During pregnancy, a condition labelled “piriformis syndrome” is more likely to occur and it is one I see a lot of as a pregnancy massage therapist. I have ladies come in for a massage and when I get to the hips and glutes they are surprised at how tight this area can be.
Piriformis syndrome refers to a deep gluteal/low back pain that is accompanied by a prickling or burning sensation down the posterior of the lower limb, reaching into the back of the thigh and possibly into the back of the calf and sole of the foot.
A true piriformis syndrome would also be accompanied by numbness or tingling of the lower limb, as the aggravated piriformis muscle begins to compress the sciatic nerve. These neurological symptoms down the leg are often referred to as “sciatica”.
During pregnancy massage, the client is usually treated on their side, especially during the third trimester. Pillows will be used to support the body so that it rests comfortably on the table, leaving the client feeling secured. Massage techniques will aim to lengthen muscles without compressing the sciatic nerve further.
Certain STR (soft-tissue releases) may also be used as good ways to lengthen without compression. The low back region will also be worked on as well to help lessen the tension in the lumbar spine. Trigger points (hyper-irritable areas in taut bands of muscle fibre that cause muscles to shorten and refer pain to other regions of the body) may be found during treatment. These will be treated using compressions and release techniques to alleviate other causes of contributing pain.
After a massage I will give self-care information to the client. Following self-care guidelines post-massage is vital for maintaining the changes made to the body by the treatment for as long as possible, as well as maintaining general good tissue health to avoid any painful conditions from resurfacing. I recommend a weekly treatment for 3 weeks to treat a painful, chronic condition, and then spanning them out further to a 4-6 week maintenance routine to keep your tissues in good health.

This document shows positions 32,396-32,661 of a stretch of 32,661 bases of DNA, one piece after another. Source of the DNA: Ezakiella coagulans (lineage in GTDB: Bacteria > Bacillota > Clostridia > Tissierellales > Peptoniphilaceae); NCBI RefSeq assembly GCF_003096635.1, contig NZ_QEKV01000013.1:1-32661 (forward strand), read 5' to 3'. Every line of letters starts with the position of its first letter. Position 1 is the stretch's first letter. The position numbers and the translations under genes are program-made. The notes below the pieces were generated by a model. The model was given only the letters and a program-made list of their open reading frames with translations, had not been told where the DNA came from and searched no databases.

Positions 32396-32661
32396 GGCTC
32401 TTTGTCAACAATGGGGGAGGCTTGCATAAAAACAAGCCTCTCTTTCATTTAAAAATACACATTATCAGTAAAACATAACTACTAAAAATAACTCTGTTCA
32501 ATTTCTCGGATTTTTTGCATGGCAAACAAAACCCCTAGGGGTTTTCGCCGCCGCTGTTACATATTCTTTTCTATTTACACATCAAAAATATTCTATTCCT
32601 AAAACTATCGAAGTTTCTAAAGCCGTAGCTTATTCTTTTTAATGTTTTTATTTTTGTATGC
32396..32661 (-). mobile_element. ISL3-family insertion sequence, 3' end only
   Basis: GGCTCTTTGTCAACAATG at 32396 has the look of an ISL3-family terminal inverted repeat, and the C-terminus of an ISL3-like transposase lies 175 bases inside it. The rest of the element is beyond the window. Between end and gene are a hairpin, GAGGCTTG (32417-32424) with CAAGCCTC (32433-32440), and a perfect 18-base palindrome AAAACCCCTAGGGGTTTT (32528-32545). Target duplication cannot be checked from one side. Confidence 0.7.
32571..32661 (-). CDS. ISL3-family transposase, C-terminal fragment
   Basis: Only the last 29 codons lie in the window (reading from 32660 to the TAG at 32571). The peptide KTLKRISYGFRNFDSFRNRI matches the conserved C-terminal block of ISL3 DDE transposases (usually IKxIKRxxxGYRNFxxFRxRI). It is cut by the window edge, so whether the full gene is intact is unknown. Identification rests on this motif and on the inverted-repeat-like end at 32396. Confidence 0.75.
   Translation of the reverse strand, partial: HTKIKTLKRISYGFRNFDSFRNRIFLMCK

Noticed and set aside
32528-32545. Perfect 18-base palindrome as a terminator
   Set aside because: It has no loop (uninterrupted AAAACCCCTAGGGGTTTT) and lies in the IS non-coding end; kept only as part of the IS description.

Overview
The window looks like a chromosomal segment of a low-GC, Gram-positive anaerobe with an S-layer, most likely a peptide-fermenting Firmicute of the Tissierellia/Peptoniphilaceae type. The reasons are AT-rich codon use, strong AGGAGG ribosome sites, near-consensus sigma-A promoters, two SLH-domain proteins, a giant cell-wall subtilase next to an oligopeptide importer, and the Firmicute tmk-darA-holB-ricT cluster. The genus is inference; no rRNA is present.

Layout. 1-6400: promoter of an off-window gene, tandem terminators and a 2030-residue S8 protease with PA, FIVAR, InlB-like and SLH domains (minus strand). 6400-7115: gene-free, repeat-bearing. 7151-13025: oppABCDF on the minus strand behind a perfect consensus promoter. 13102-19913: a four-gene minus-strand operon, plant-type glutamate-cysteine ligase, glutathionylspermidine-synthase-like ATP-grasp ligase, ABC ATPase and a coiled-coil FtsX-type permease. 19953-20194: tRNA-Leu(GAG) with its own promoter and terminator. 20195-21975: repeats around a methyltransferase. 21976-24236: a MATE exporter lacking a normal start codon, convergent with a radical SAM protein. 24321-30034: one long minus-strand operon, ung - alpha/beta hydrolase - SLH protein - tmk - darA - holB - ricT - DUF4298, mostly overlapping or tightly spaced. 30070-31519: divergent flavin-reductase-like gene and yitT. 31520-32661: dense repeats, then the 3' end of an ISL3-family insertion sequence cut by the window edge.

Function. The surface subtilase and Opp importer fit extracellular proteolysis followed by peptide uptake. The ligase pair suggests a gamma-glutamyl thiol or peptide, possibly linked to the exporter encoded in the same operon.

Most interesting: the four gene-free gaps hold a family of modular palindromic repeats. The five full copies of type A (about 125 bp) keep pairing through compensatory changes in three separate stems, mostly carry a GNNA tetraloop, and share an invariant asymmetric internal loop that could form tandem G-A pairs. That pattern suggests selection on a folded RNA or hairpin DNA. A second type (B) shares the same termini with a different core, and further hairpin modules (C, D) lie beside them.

Here are my top 3 tips for managing this condition:
- Follow the video below.
2) Check your feet. Are they everted like the picture below? If they are, then over time this can lead to piriformis pain and mobility restrictions especially when performing functional movements like squats, lunges and deadlifts. The external rotation of the foot leads up to internal rotation of the femur. The attachments for the piriformis are the greater trochanter of the femur and the interior surface of the sacrum. So eversion of the foot leads to a shortening and restriction of the piriformis. Every time you look down and see your feet like this then turn them back in. Small changes and bringing awareness to it can really help you start to be more mindful as to how you hold yourself.
3) If you’re looking for relief of piriformis syndrome, contact me to book your massage.